PSE Kinsale Energy Limited will be commencing the survey of the 24" Gas Export Pipeline on 6 March 2012 using the Marine Institute vessel RV Celtic Voyager (call sign EIQN). The survey is expected to last 1 to 2 days, depending on weather conditions.

The survey will take place along the existing pipeline route in the Celtic Sea, between the shoreline at Inch Beach in Co Cork and gas platform 'Alpha'.

The RV Celtic Voyager will display appropriate lights and signals, and will be towing side scan sonar with cables of up to 200m long. A Radio Navigation Warning will be issued via the Irish Coast Guard (schedule Bravo, four times a day) prior to the vessel's arrival at the survey area. The vessel will also keep a listening watch on VHF Channel 16.

All vessels, particularly those engaged in fishing, are requested to give the RV Celtic Voyager and her towed equipment a wide berth and keep a sharp lookout in the relevant areas.

Further details for seafarers, including relevant co-ordinates, are included in Marine Notice No 7 of 2012, a PDF of which is available to read and download HERE.

Published in News Update

Ireland has battened down the hatches because of fears Hurricane Katia would wreak widespread havoc with storm-force winds and giant waves. The Coast Guard has issued a weather alert warning people to stay away from cliff edges. Boaters are also warned of the dangers of walking near exposed quays.

hurricane_katia

Hurricane Katia as seen from the space station

Published in Marine Warning

The Irish Coast Guard has advised members of the public to take care in the current severe weather conditions, particularly around the coast and in exposed areas.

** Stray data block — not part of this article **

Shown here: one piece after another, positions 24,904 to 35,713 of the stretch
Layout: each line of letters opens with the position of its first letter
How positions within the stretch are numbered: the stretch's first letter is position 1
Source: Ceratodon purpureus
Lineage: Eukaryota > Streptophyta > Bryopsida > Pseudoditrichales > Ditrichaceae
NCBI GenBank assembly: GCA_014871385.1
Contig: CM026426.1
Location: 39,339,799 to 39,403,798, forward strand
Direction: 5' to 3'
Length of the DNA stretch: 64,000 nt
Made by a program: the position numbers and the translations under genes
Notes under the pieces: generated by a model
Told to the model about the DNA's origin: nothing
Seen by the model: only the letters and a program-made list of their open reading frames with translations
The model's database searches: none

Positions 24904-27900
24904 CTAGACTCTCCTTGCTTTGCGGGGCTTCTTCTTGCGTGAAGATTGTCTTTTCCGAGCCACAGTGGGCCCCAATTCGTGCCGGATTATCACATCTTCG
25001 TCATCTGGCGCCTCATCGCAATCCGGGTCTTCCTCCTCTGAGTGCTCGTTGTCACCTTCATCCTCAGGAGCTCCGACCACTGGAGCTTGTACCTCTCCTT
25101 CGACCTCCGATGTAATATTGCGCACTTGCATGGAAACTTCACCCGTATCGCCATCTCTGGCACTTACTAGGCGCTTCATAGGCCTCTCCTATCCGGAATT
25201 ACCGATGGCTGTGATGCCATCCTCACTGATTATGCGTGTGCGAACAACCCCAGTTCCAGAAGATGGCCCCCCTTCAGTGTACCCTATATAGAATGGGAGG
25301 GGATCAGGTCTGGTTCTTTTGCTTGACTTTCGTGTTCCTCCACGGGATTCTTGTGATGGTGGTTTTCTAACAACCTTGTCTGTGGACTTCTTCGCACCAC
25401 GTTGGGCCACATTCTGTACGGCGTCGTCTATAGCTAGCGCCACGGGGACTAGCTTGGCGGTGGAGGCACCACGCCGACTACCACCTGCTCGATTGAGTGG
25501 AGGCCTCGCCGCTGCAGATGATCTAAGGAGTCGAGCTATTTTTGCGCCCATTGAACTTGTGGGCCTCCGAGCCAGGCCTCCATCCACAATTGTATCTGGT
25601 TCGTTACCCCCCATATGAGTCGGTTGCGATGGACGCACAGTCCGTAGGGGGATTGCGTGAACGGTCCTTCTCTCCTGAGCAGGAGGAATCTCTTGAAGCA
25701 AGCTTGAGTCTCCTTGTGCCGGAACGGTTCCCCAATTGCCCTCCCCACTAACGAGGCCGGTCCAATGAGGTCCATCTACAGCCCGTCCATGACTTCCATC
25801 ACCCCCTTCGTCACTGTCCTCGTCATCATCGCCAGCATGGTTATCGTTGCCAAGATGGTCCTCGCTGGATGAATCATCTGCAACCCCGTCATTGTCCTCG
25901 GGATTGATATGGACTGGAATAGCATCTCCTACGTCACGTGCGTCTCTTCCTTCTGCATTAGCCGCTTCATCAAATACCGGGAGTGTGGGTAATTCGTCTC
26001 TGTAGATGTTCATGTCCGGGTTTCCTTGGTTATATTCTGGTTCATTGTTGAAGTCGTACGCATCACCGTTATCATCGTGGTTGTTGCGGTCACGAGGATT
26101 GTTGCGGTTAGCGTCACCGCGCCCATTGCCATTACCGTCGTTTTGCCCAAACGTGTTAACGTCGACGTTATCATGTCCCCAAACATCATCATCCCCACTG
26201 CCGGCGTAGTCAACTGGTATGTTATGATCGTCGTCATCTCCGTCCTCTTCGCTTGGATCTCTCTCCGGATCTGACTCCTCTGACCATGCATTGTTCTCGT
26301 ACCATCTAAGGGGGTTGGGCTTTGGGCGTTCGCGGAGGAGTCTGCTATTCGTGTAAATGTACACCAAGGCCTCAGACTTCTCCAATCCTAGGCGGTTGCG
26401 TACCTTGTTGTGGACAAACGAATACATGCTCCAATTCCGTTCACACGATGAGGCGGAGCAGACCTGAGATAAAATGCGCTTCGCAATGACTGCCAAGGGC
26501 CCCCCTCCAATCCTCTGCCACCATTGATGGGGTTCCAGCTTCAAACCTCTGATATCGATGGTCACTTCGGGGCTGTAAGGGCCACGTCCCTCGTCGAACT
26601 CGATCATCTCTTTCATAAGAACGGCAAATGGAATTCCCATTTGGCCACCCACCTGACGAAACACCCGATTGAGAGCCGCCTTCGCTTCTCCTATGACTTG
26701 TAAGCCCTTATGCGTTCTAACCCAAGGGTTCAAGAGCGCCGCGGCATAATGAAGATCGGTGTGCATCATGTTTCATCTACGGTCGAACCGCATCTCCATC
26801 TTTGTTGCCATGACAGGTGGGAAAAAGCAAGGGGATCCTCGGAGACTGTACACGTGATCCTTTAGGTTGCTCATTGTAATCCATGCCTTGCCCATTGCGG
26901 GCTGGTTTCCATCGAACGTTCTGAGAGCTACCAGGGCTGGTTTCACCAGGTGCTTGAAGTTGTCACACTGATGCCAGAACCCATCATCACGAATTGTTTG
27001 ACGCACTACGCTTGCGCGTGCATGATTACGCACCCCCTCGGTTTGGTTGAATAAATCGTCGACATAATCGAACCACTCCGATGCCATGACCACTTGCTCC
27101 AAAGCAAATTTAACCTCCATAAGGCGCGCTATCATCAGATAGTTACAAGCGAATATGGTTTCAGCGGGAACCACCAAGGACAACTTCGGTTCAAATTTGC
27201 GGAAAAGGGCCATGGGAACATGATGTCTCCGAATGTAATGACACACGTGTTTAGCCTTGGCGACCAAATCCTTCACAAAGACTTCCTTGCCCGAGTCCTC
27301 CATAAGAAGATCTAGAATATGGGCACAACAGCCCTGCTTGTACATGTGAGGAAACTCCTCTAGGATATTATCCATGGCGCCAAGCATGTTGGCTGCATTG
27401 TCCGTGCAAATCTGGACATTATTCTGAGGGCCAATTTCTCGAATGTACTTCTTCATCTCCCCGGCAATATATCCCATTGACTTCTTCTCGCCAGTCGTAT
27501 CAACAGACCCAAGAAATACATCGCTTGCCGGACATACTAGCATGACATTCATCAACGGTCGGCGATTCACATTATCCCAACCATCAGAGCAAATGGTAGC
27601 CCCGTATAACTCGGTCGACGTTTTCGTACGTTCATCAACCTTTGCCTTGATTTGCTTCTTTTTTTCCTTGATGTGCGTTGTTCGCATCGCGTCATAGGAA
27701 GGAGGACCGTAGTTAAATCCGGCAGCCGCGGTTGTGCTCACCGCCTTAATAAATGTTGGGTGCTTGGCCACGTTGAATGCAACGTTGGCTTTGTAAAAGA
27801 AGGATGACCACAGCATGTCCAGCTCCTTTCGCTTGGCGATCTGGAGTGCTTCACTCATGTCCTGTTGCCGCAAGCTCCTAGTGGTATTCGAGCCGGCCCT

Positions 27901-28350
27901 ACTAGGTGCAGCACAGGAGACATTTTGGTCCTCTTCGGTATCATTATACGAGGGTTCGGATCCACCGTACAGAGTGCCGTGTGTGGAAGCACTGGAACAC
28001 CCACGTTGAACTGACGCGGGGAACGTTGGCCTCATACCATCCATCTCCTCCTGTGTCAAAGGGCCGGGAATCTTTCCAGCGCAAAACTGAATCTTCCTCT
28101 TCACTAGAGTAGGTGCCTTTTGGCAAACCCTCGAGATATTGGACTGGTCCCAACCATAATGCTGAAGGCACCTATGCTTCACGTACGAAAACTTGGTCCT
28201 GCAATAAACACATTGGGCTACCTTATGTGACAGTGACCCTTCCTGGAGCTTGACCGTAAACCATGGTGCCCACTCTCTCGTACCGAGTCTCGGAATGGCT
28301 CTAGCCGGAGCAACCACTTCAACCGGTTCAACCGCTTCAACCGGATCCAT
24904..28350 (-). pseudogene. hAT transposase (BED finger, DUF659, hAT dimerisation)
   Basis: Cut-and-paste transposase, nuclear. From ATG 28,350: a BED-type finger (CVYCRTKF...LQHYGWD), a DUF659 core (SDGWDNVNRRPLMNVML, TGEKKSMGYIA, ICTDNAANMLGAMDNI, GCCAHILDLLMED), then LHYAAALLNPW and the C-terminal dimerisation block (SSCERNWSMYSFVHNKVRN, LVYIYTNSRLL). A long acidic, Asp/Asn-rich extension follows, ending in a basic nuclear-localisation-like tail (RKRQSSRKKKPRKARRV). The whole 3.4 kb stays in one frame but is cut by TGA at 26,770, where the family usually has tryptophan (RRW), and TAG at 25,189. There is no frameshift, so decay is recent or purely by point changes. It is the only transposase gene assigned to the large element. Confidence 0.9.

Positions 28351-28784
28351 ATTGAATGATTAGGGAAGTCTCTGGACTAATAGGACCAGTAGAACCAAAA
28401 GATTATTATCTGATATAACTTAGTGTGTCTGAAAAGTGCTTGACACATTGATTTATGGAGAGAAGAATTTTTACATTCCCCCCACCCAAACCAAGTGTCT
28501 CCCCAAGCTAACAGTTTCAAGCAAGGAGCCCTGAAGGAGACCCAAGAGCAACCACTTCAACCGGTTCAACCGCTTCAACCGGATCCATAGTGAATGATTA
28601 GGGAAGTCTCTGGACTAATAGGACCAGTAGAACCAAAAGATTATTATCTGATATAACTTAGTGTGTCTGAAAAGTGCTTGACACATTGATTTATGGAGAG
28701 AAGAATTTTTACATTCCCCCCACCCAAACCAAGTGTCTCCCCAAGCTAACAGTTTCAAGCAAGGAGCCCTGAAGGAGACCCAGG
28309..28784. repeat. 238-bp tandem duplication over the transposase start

Sea Activities
Avoid sea or water-based activities today if possible.

Cliff Walking
There is safety in numbers. Always let someone know when and where you are going, and when you are expected to return. Stay well away from cliff edges, both top and bottom. Don't attempt to rescue people or pets if they fell over a cliff edge. If assistance is needed dial 999 or 112 and ask for the Coast Guard.

Published in Marine Warning
The UK Coastguard is warning coastal visitors to check tide times after multiple incidents around the country where people have been cut off by the tide.

Coastguard coordination centres have dealt with at least eight different incidents this afternoon involving a total of 16 people who have become cut off by incoming tides at different places around the coast.

In Pembrokeshire, six people were rescued from the water by Little Haven RNLI lifeboat at Setlands Beach near Broad Haven and at St Dogmaels the Cardigan RNLI inshore lifeboat recovered a woman who was stuck thigh deep in mud.

Humber Coastguard was alerted to two people and their dogs trapped by a fast rising tide near Bridlington.  They were unsure of their location and as rescue units began searching for them, the couple were fortunately spotted by Hornsea Rescue lifeboat who recovered them from the water in a distressed condition.